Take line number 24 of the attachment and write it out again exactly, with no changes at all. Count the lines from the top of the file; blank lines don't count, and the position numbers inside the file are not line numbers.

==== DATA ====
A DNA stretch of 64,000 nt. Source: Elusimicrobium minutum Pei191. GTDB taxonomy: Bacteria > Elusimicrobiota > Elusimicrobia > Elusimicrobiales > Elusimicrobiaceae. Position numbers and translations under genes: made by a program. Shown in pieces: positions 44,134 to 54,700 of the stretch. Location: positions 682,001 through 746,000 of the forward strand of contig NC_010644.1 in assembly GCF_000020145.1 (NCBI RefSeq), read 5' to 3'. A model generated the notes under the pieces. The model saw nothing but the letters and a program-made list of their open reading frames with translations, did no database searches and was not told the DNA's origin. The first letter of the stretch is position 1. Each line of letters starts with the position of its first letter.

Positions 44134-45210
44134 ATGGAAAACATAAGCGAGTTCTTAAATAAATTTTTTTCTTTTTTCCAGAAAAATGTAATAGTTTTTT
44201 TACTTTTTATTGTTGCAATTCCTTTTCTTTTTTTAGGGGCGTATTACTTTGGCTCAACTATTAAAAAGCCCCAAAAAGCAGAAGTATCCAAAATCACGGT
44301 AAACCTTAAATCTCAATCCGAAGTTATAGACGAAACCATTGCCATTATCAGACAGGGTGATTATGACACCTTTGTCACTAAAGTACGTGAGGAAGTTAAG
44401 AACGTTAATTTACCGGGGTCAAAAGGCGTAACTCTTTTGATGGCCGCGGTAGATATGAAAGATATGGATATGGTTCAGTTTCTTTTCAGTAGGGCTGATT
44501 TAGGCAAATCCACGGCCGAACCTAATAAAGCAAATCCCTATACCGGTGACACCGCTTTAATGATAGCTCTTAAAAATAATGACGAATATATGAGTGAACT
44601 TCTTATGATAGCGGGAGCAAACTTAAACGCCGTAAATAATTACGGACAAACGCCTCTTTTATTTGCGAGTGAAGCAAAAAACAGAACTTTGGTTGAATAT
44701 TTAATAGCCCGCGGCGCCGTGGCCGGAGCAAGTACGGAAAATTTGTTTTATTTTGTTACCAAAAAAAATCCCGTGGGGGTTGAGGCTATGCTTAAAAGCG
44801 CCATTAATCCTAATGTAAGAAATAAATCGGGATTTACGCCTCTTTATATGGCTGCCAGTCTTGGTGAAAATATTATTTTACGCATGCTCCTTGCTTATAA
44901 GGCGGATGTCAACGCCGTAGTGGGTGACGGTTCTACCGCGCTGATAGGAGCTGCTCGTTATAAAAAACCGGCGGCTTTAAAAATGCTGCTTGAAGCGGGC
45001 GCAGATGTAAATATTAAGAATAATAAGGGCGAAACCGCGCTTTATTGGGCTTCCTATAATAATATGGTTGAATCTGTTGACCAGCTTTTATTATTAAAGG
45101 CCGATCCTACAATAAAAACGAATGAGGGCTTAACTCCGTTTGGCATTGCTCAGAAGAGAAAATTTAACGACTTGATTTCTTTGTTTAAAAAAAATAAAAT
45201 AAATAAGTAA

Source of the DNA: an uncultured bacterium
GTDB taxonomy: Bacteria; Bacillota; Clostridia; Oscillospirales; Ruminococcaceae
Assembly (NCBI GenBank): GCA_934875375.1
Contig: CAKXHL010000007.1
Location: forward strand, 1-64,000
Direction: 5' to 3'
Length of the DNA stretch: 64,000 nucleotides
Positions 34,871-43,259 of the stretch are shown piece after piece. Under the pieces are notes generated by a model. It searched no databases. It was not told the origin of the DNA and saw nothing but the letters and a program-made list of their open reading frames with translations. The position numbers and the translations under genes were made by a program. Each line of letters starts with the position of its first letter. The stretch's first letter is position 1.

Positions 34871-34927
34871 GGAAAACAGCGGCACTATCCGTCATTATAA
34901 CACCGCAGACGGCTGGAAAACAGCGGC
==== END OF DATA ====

34871 GGAAAACAGCGGCACTATCCGTCATTATAA